After Night Of Calm, National Guard To Be Withdrawn From Ferguson
Updated at 3 p.m. ET
Missouri Gov. Jay Nixon ordered the National Guard to begin withdrawing from the city of Ferguson after a night of relative calm in the wake of days of unrest surrounding the fatal police shooting of 18-year-old Michael Brown.
Guard members were first deployed on Monday to help restore order in the St. Louis suburb after sometimes violent confrontations between police and protesters.
Nixon praised the Guard "for successfully carrying out the specific, limited mission of protecting the Unified Command Center so that law enforcement officers could focus on the important work of increasing communication within the community, restoring trust, and protecting the people and property of Ferguson.
"As we continue to see improvement, I have ordered the Missouri National Guard to begin a systematic process of withdrawing from the City of Ferguson," he said in a statement.
Here's a tweet from St. Louis Public Radio:
On Wednesday, a grand jury began investigating whether criminal charges should be brought against Darren Wilson, the white police officer who shot and killed Brown, who was black. Attorney General Eric Holder also visited the city.
Another night of demonstrations followed, but they were largely peaceful. As St. Louis Public Radio's Chris McDaniel writes:
"As demonstrators made laps up and down the road (remaining in motion in accordance with law enforcement's rule), most of the policing was self-policing.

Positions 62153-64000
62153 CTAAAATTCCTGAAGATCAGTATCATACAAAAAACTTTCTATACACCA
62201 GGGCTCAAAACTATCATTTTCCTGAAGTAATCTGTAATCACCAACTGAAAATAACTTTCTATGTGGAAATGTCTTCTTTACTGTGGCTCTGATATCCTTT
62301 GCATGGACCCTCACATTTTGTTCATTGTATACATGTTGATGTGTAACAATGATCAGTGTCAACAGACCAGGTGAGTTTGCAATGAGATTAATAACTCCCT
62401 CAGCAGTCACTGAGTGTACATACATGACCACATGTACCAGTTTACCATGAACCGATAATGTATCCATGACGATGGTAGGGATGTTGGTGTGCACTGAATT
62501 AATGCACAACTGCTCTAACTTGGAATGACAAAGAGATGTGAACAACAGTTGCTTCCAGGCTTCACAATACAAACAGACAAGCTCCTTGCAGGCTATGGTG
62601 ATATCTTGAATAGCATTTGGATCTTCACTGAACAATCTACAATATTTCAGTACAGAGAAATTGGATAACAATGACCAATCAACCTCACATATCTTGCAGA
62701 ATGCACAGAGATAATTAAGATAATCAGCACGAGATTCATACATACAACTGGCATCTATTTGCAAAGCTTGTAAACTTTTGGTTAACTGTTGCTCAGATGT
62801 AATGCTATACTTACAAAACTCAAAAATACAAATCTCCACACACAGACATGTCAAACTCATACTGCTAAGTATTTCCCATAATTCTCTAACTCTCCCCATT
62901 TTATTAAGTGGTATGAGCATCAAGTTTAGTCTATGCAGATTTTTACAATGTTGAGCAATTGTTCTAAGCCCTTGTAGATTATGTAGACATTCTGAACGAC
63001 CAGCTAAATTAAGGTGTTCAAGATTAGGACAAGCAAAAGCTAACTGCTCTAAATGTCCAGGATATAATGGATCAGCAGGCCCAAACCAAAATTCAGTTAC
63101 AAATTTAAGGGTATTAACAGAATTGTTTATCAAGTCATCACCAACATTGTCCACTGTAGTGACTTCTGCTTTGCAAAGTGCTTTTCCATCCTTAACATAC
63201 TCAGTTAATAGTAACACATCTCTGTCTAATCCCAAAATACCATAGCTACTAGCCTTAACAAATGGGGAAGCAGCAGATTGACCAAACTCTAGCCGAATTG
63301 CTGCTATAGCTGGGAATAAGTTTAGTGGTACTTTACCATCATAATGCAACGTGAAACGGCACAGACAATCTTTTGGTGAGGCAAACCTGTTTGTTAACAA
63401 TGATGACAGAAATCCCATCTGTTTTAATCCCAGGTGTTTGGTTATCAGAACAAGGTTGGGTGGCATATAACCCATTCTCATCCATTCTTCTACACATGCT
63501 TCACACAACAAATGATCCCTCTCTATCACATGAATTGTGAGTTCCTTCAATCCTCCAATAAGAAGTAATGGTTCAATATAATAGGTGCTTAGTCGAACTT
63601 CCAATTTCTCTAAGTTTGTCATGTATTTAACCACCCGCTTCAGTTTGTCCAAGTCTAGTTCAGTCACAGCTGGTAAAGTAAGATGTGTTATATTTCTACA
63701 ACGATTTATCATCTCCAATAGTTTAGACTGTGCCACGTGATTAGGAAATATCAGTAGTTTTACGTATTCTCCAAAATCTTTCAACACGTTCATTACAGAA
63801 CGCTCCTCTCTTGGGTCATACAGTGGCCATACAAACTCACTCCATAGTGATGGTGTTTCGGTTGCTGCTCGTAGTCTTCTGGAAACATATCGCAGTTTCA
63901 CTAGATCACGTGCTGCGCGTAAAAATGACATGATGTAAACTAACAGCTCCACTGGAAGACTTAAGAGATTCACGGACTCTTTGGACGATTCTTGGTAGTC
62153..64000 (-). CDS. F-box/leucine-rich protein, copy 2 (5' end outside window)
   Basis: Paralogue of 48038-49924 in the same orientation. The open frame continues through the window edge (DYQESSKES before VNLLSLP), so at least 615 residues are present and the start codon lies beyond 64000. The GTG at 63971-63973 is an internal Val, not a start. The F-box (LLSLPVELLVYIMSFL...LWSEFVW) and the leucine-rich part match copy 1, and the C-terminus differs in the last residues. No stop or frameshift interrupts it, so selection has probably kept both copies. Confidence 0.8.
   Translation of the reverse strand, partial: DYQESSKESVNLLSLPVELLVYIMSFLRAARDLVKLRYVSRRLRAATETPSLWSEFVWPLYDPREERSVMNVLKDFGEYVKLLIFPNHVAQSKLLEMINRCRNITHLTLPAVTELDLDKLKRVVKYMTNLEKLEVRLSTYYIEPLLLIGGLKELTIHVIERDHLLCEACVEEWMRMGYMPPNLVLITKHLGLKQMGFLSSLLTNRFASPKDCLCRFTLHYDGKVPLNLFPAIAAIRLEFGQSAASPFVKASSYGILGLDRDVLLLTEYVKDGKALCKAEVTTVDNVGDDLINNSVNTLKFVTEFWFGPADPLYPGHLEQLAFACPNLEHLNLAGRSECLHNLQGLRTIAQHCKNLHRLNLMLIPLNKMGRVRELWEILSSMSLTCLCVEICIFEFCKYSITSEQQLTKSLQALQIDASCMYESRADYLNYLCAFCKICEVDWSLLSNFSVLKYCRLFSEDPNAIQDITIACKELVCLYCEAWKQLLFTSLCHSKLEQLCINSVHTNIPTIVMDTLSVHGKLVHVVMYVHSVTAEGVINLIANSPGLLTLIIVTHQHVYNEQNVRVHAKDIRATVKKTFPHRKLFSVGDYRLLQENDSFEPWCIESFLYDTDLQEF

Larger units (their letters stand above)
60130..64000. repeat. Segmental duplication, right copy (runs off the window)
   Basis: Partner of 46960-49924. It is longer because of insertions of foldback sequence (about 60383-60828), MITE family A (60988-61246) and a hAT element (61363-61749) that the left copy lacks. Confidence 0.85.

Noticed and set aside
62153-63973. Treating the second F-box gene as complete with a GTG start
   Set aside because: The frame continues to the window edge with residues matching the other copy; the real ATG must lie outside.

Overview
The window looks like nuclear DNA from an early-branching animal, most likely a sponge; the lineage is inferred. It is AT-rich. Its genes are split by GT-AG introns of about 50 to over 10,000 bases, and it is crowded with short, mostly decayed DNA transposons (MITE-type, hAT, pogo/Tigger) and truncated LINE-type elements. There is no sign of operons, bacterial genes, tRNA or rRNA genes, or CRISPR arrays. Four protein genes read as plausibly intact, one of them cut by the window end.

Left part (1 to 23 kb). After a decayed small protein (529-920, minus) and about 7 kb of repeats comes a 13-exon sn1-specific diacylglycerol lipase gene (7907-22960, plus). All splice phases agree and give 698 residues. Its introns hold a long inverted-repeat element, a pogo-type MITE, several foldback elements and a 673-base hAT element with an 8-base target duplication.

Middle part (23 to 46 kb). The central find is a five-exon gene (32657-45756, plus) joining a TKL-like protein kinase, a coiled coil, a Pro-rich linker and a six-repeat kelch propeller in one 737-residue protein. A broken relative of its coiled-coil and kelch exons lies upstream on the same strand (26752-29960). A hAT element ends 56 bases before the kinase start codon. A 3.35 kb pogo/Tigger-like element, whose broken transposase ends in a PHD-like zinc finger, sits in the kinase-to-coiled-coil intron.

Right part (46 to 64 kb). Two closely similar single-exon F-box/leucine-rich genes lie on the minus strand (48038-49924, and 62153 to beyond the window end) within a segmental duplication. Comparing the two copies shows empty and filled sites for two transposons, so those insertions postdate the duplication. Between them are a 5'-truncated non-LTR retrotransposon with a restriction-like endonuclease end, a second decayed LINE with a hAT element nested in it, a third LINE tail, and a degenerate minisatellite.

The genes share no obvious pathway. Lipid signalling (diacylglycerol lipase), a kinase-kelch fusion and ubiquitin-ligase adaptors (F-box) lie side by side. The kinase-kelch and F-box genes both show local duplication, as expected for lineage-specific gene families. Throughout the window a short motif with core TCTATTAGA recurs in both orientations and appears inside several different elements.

"A handful of demonstrators would yell out to 'Keep moving!' or 'Get out [of] the streets' when a crowd would gather. And those same demonstrators would admonish journalists for backups as well.
" 'Y'all have nice gas masks, that's cool,' one demonstrator said to a stationary journalist. 'We don't, so please keep moving.' "
Holder met with dozens of leaders at a community college on Wednesday in hopes his visit would calm the troubled community, which erupted into anger and violence following the Aug. 9 fatal shooting of Brown by Wilson, reports NPR's Carrie Johnson.
Holder told college students about his personal experience with being racially profiled and asked them to start a conversation about how the justice system can change.
"I remember how humiliating that was and how angry I was and the impact it had on me," Holder said at a gathering of dozens of community leaders at the St. Louis Community College.
Holder also met with Missouri Highway Patrol Capt. Ron Johnson, thanking him for taking control of a tough situation and telling him to get some rest.
Johnson, asked if he had confidence in the local investigation, said Holder's presence "is a guarantee on that."
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